McBRIDE: When I started teaching screenwriting after I moved to the San Francisco Bay Area in 2000, after living in Los Angeles for twenty-seven years, I naturally looked for a screenwriting manual I could use in my courses. To my surprise, I couldn’t find one that I thought was much good. I looked through a lot of them and found that most are devoted to telling you how you can strike it rich if you write formulaic scripts that Hollywood supposedly wants to buy. That’s foolish, because, first of all, few people strike it rich writing screenplays, and it’s the worst motive for writing them. Second, no one knows what will sell; if anyone did, he’d be richer than Bill Gates. And finally, setting out to write formulaic material is the surest recipe for mediocrity. Granted that Hollywood makes a lot of formulaic films, mostly remakes or sequels, but those are written by experienced pros who know how to package the garbage much more expertly than a newcomer could hope to do. The only way to succeed as an aspiring screenwriter is to have faith in your own quirky personality and write what appeals to you and hope that it will appeal to other people as well. As Frank Capra said, “Don’t follow trends. Start trends. Believe in yourself.”
SCRIPT: How did writing this book differ from writing a biography? Was it less difficult? More difficult?
McBRIDE: Biographies are heavy lifting. Literally. There’s a lot of schlepping of boxes and traveling from state to state and digging through old papers. Actually, the research involved in writing a biography is the most fascinating part, because you get to investigate in files and archives, and you get to interview people. The hardest part is putting it all together and doing what’s known in Hollywood as “the actual writing.” Writing in Pictures was comparatively easier to write because I had been researching this book, in effect, for more than forty years, ever since I started writing screenplays. I did some additional research, but much of it drew from what I already knew about the subject. Teaching the craft for more than a decade also helped hone my approach and kept me on track. And I quickly adopted a conversational tone, like the one I use when I teach, which made it fun to write the book. I just had to remember to keep it tight and condensed, like a screenplay. I could go on and on about the subject if I weren’t careful but had to keep on point. I thoroughly enjoyed the ten hours a day I spent writing the book for several months.
SCRIPT: Story and Adventures in the Screen Trade were both successful books. Do you feel there is still room for a screenwriting book to be successful in this day and age, especially if it provides good advice?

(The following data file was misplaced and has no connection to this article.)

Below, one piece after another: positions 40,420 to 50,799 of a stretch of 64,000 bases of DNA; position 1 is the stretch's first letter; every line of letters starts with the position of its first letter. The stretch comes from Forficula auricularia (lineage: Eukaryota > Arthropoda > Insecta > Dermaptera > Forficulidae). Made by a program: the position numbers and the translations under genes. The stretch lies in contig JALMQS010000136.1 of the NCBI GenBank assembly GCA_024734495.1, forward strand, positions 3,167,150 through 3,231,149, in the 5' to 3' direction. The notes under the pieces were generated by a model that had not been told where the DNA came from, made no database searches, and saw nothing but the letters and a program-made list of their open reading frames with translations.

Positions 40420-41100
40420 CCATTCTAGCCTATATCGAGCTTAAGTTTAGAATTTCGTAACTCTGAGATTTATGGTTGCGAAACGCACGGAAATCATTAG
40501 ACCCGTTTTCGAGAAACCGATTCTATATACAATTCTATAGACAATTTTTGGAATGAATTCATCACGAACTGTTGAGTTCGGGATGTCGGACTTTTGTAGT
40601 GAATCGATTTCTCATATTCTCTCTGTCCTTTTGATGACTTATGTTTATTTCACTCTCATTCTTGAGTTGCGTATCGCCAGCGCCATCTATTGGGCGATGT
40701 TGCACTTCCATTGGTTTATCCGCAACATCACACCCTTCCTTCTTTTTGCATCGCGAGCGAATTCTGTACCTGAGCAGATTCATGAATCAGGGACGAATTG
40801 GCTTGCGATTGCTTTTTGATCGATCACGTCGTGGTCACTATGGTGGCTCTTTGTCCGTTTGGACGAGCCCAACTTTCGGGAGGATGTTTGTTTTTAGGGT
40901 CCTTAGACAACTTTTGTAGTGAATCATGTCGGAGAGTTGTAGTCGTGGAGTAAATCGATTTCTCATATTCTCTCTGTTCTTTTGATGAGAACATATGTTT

McBRIDE: Robert McKee, like any other author of a screenwriting manual, has his points. You can learn something from any book on the subject. But books such as his popular Story are the kind I was rebelling against in Writing in Pictures. I don’t believe in being prescriptive and laying down laws as McKee tends to do. it, See the movie Adaptation if you want a seriocomic demonstration of how that process works and what’s wrong with. Syd Field’s books seem more sensible to me, though I find them overly obvious and still too prescriptive. William Goldman’s Adventures in the Screen Trade, which I’ve used as a textbook, is delightful to read and full of a savvy pro’s wit and wisdom. But I found that as a guide to learning the craft, it’s too scattered.
If you’re going to read a book about how to write screenplays, it should be methodical. So in Writing in Pictures, I take the reader from step to step to step in a logical, progressive way that follows the professional screenplay development process, but hopefully without the kind of intrusive, idiotic notes that studio executives often give to hapless professional writers. Even though I had the schizoid experience of giving myself “notes” in my own book, I try to make them helpful to myself, and by extension to the reader looking over my shoulder, as I demonstrate how to write a script.
SCRIPT: What do you feel are the most important tools and fundamentals that screenwriters in training need to succeed as storytellers?
McBRIDE: Number one, read extensively. Read books all the time, read newspapers and magazines, and read professional screenplays. If you like a film, whether it’s contemporary or a classic, search out the screenplay (you can find a lot of them for free online), and read what the original writer wrote, not just a transcription of the dialogue. Beyond that, a budding screenwriter needs to learn the language of cinema by studying great films, past and present. He or she needs to learn structure. That’s vital. As Goldman sagely puts it, in all caps, “SCREENPLAYS ARE STRUCTURE.” That’s one reason outlining, and more outlining, and even more outlining, is essential to the process of writing a good screenplay. When I write a script, or write a book, I always have a series of outlines — a one-page outline of the whole thing to glance at while I am writing so I don’t lose my thread, and then more detailed outlines of the whole script or book, scene by scene or chapter by chapter.